"Popular electric brain stimulation method used to boost brainpower is detrimental to IQ scores"
The military has been doing tDCS (direct current) experiments for a while for increased learning & performance.
I had a friend who used to swear by tDCS and did it very frequently. He attributed all kinds of mood & cognition improvements to it, including substantially reduced need for sleep, improved eyesight (he was born partially blind), etc. He also complained about migraines a lot and liked to experiment with all kinds of supplements, so YMMV.
Tried tDCS myself a handful of times, not for improved learning but for improved focus. If applied correctly it definitely has an effect that I'd consider better / stronger than a cup of coffee. I wouldn't feel comfortable doing it regularly though.
There's a subreddit that used to be pretty active:
And here's a good Radiolab podcast, including DARPA Sniper experiments, etc:
Reminds me of Alessandro Volta. In 1790, after inventing the battery, he stuck the the electrodes in his ears. He felt an explosion in his head, heard the sound of boiling “viscous matter" and passed out.
It would be nice if researchers could recruit these people to volunteer to be actual research subjects instead of messing with themselves and creating just anecdotes.
The experimenters set up a system that could detect slow-wave (SW) fluctuations in brain activity. They used trans-cranial magnetic stimulation (electro-magnets on the scalp) to "augment" this SW activity. This seems to have improved memory, measured by some specific learning task they set for the participants.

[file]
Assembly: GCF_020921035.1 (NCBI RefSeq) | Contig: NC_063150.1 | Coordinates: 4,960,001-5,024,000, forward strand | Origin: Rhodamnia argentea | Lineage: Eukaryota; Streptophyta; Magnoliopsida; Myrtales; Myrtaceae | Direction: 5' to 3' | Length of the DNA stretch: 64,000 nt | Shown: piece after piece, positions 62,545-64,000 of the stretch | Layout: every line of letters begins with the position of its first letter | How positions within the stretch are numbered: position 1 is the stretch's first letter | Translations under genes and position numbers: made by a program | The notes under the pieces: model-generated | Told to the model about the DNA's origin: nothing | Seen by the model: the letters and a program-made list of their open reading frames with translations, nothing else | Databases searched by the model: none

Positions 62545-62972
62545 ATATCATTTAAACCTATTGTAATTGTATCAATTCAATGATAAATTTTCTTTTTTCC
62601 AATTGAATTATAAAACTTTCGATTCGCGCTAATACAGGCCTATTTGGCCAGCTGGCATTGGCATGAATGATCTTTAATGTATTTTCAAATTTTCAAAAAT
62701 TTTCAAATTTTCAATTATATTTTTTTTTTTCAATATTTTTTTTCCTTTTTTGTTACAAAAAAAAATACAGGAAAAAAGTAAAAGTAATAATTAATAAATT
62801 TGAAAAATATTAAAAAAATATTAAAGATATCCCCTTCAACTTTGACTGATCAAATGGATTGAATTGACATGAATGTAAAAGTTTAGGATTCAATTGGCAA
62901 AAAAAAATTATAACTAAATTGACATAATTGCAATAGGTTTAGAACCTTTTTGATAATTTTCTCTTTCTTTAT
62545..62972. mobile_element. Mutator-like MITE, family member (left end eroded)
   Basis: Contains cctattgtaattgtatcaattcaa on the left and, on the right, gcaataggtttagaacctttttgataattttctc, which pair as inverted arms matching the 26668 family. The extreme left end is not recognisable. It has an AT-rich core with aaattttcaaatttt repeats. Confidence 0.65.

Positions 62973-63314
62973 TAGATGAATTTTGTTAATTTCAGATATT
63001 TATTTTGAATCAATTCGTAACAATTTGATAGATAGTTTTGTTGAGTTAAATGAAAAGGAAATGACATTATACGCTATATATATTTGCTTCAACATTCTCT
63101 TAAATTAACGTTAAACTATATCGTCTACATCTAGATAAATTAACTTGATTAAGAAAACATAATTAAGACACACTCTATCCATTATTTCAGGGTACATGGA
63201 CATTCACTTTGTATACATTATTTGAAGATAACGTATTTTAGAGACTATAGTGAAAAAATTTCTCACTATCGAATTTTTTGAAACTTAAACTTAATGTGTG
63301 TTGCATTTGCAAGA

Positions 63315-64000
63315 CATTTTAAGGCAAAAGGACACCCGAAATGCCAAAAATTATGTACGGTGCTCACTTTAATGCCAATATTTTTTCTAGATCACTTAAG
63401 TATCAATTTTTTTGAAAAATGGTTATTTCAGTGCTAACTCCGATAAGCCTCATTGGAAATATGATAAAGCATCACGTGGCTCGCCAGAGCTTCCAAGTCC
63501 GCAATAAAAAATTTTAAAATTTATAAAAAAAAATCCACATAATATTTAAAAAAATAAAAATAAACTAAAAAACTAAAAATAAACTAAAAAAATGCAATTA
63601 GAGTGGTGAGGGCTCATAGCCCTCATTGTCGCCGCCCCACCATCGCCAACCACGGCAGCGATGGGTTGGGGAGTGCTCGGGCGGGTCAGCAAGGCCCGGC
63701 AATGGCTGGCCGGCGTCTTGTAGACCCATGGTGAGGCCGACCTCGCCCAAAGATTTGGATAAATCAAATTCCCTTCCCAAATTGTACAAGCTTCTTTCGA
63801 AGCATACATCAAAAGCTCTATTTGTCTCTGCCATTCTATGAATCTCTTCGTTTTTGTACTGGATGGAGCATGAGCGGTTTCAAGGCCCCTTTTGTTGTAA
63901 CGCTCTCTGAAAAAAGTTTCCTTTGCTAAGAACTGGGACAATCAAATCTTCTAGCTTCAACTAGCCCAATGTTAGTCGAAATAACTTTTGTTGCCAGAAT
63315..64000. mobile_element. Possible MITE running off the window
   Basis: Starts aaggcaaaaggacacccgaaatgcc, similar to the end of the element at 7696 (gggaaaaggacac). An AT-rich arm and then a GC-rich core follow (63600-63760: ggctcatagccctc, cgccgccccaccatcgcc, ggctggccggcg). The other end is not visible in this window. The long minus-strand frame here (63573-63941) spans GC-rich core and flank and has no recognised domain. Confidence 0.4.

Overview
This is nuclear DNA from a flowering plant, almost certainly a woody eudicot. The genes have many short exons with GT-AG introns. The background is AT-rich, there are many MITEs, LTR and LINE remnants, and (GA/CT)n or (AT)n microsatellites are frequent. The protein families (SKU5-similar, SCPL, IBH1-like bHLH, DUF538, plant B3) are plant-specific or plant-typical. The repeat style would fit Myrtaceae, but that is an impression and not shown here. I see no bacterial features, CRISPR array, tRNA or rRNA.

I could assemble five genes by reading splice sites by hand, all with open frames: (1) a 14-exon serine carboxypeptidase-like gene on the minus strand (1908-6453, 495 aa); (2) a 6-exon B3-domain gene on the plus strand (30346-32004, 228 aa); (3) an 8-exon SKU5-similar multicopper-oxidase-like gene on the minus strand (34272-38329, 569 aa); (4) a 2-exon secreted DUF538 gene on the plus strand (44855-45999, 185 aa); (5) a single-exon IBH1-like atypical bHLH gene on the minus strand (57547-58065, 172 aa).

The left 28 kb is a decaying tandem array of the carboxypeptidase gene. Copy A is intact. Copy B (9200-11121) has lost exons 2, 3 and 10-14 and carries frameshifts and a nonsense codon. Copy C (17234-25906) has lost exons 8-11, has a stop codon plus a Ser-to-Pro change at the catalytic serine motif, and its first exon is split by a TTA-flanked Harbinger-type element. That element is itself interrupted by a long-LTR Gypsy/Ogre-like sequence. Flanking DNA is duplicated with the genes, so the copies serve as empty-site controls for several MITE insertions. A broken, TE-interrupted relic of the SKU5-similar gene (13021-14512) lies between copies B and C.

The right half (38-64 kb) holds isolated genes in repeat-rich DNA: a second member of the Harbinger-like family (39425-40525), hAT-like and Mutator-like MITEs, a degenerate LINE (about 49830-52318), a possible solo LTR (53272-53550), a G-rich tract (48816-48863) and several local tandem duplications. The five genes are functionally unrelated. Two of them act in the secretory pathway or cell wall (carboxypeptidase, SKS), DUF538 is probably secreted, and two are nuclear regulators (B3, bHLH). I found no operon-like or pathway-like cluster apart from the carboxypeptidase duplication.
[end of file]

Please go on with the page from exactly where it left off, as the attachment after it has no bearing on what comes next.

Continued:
Trans-cranial magnetic stimulation is becoming popular in trans-human type circles. Apparently it's becoming feasible to do at home with cheap off the shelf components. However, of course, the long term effects and side effects are poorly understood.
This particular experiment used 16 participants (only three of whom were female, for some daft reason) so we can't draw any firm conclusions from this.
From Wikipedia: "ECT is often used with informed consent as a last line of intervention for major depressive disorder, mania, and catatonia. ECT machines have been placed in the Class II category (special controls) by the United States Food and Drug Administration (FDA) since 1976." (Emphasis mine.)
I don't think we are close to understanding the brain either.
I'm reading Why We Sleep (Matthew Walker), published 2017-09 - an HN recommendation from a while back - and I've just read the chapter where he describes an experiment that sounds exactly like this (as in, same approach, same outcomes).
I ultimately layered that audio behind a guided meditation relaxation track I found online and used the combination as a sleep aid for a few years.